2018 has brought unexpected volatility to consumer markets, due to escalating trade tensions between the US and China. Tariffs and the resulting reciprocation of customs pressure from other countries have distressed the supply chain for certain industrial sectors, but can we expect the same forces to exert similar price increases when it comes to consumer electronics and computers?

What Parts Are Made In China?
While many components of modern consumer electronics are made in China, there are also thriving manufacturing centers in Taiwan, Japan, Malaysia, Thailand and South Korea. Original Equipment Manufacturers (OEMs) collect components in their factories, assemble their completed systems and sell them to consumers under names like Dell, HP, Asus, Lenovo, etc. While companies such as Dell manufacture their machines in American plants, the components they put together overwhelmingly originate in China.  Many core elements that make up components, such as rare earth metals, are mined in China or are mined by Chinese companies in the developing world.

What Products Are Most Likely To Be Affected by Tariffs?
Some computer components have been specifically identified for Tariffs by the Office of the United States Trade Representative. A 10 percent tariff must be paid at all US ports of entry on Chinese hard disk drives, solid state drives, motherboards, power supplies, optical drives, semiconductors, LCD and LED display panels, as well as a variety of other items. As of December, the US and China have agreed not to increase these duties beyond 10 percent for a period of 90 days, but prior to that agreement, the US had planned to raise duties to 25 percent in January of 2019. While the 90 day “cease fire” may offer a glimmer of hope that trade tensions are easing, experts are warning that the eventual increase to 25% may be inevitable.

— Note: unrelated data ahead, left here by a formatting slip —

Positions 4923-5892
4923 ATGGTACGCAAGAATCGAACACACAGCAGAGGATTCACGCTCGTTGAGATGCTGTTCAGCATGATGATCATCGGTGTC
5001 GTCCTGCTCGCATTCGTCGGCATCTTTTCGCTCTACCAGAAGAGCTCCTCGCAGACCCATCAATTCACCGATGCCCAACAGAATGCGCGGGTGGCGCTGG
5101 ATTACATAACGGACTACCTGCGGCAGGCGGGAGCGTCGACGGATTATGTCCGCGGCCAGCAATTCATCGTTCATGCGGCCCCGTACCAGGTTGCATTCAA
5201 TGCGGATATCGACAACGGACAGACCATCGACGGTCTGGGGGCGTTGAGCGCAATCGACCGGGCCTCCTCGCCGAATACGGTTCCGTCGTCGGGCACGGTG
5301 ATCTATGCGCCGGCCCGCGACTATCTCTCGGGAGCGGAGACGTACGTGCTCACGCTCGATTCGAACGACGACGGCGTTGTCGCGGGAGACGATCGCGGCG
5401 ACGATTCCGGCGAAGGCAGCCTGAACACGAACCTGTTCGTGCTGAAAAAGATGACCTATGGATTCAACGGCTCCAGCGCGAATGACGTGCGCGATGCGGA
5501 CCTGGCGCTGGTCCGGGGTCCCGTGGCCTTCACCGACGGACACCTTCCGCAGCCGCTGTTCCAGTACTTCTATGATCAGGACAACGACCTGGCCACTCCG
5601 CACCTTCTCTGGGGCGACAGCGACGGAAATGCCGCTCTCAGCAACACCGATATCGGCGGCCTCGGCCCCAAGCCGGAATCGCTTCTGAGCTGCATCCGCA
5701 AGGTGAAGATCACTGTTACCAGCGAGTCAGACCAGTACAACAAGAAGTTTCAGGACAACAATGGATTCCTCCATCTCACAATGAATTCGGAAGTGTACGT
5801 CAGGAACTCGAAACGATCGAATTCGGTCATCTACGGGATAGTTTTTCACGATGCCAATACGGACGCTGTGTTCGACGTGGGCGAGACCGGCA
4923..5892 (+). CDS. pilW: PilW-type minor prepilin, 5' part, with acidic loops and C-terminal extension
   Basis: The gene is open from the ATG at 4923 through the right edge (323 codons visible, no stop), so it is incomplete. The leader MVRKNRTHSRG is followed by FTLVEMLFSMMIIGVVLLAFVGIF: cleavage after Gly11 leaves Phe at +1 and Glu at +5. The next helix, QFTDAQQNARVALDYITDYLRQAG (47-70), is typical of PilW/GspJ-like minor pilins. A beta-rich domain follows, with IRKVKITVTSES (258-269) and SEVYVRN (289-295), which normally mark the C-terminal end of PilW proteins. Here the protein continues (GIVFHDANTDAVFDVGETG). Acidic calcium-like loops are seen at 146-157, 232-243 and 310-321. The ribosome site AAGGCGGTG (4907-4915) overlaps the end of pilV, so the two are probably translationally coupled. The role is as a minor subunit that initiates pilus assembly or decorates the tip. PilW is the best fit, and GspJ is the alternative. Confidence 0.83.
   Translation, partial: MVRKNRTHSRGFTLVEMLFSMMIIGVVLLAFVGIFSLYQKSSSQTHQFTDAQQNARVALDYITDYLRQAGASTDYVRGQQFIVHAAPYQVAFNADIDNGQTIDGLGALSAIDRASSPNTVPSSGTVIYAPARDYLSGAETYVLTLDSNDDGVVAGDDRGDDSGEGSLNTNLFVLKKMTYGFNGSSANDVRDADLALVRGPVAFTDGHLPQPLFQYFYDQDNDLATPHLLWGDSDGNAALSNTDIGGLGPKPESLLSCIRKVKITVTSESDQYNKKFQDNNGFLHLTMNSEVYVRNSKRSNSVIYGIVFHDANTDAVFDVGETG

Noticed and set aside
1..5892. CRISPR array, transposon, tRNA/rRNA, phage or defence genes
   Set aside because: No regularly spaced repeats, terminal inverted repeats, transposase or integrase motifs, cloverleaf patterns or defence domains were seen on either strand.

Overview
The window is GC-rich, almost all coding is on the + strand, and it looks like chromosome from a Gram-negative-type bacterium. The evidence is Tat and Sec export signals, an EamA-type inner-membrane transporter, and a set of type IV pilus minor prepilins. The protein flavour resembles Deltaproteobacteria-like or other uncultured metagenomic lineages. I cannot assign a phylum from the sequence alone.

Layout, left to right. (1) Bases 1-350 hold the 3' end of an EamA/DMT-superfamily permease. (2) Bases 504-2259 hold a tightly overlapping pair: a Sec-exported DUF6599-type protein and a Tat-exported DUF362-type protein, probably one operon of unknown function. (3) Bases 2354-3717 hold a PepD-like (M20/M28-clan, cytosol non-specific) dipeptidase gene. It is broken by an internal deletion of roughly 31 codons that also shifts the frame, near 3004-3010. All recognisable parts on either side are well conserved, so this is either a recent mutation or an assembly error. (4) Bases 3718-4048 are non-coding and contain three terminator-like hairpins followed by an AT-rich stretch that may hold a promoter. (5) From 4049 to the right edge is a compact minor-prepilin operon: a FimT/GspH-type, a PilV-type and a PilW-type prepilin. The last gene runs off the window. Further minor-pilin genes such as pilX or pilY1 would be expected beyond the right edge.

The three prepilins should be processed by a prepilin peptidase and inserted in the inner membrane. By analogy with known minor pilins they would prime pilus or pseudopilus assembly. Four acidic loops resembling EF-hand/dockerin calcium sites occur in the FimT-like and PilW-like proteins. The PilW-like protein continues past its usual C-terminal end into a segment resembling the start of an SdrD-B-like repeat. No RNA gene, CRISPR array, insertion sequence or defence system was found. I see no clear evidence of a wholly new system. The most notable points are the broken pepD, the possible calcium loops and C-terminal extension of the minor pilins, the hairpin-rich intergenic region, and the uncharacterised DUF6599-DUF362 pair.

What Does This Mean For The Average Computer User?
Prices have already increased for computers from many major manufacturers and it is likely that OEMs will seek to pass the cost of the tariffs directly onto the consumer. While it is unlikely we will see a return to the technology prices of the 90s, when a family PC would often cost between $1,000-$3,000 it is possible we will see price increases of 25% by the end of 2019. If it seems like it may be time to replace an old or ailing computer soon, it is probably a good idea to buy sooner, rather than later. We may see other areas of unexpected change as well—Intel reports that because server components are being affected by the tariffs, the price of cloud space may increase as well.

Fluctuation in the technology market is nothing new, companies have had to deal with various upward and downward market forces since the advent of personal computing. There have been few times however, when such forces have had such a broad effect on the technology sector as a whole. Such trends may mean it makes sense to maintain or upgrade existing technology, rather than replace it, or that upcoming replacements should be secured as soon as possible, to avoid the unpredictability of the market in the coming year or two.